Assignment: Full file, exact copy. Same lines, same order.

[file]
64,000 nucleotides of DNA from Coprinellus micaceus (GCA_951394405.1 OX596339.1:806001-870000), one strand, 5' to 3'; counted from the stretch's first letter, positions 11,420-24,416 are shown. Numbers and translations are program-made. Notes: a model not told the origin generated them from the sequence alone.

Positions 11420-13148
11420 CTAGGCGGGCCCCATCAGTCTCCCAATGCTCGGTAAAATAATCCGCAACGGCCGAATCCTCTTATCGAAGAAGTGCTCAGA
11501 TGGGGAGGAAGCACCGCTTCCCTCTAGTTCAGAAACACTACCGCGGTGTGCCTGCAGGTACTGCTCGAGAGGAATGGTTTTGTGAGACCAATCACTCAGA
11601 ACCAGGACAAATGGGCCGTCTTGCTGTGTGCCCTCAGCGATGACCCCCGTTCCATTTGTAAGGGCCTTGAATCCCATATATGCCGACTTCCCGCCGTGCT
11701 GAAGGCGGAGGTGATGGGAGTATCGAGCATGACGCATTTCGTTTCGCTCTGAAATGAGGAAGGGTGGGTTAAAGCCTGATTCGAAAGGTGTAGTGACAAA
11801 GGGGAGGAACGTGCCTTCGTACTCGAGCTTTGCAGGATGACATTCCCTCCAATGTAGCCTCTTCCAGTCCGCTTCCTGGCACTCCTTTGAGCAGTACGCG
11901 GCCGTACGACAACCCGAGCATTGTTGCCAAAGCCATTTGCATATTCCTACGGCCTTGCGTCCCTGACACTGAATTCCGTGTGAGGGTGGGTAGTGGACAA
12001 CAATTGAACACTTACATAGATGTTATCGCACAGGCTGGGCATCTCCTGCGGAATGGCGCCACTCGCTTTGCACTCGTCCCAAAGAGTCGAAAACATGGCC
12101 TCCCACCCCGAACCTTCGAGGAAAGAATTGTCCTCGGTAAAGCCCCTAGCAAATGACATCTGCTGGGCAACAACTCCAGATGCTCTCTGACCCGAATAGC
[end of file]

64,000 nucleotides of DNA from Coprinellus micaceus (GCA_951394405.1 OX596339.1:806001-870000), one strand, 5' to 3'; counted from the stretch's first letter, positions 11,420-24,416 are shown. Numbers and translations are program-made. Notes: a model not told the origin generated them from the sequence alone.

Positions 11420-13148
11420 CTAGGCGGGCCCCATCAGTCTCCCAATGCTCGGTAAAATAATCCGCAACGGCCGAATCCTCTTATCGAAGAAGTGCTCAGA
11501 TGGGGAGGAAGCACCGCTTCCCTCTAGTTCAGAAACACTACCGCGGTGTGCCTGCAGGTACTGCTCGAGAGGAATGGTTTTGTGAGACCAATCACTCAGA
11601 ACCAGGACAAATGGGCCGTCTTGCTGTGTGCCCTCAGCGATGACCCCCGTTCCATTTGTAAGGGCCTTGAATCCCATATATGCCGACTTCCCGCCGTGCT
11701 GAAGGCGGAGGTGATGGGAGTATCGAGCATGACGCATTTCGTTTCGCTCTGAAATGAGGAAGGGTGGGTTAAAGCCTGATTCGAAAGGTGTAGTGACAAA
11801 GGGGAGGAACGTGCCTTCGTACTCGAGCTTTGCAGGATGACATTCCCTCCAATGTAGCCTCTTCCAGTCCGCTTCCTGGCACTCCTTTGAGCAGTACGCG
11901 GCCGTACGACAACCCGAGCATTGTTGCCAAAGCCATTTGCATATTCCTACGGCCTTGCGTCCCTGACACTGAATTCCGTGTGAGGGTGGGTAGTGGACAA
12001 CAATTGAACACTTACATAGATGTTATCGCACAGGCTGGGCATCTCCTGCGGAATGGCGCCACTCGCTTTGCACTCGTCCCAAAGAGTCGAAAACATGGCC
12101 TCCCACCCCGAACCTTCGAGGAAAGAATTGTCCTCGGTAAAGCCCCTAGCAAATGACATCTGCTGGGCAACAACTCCAGATGCTCTCTGACCCGAATAGC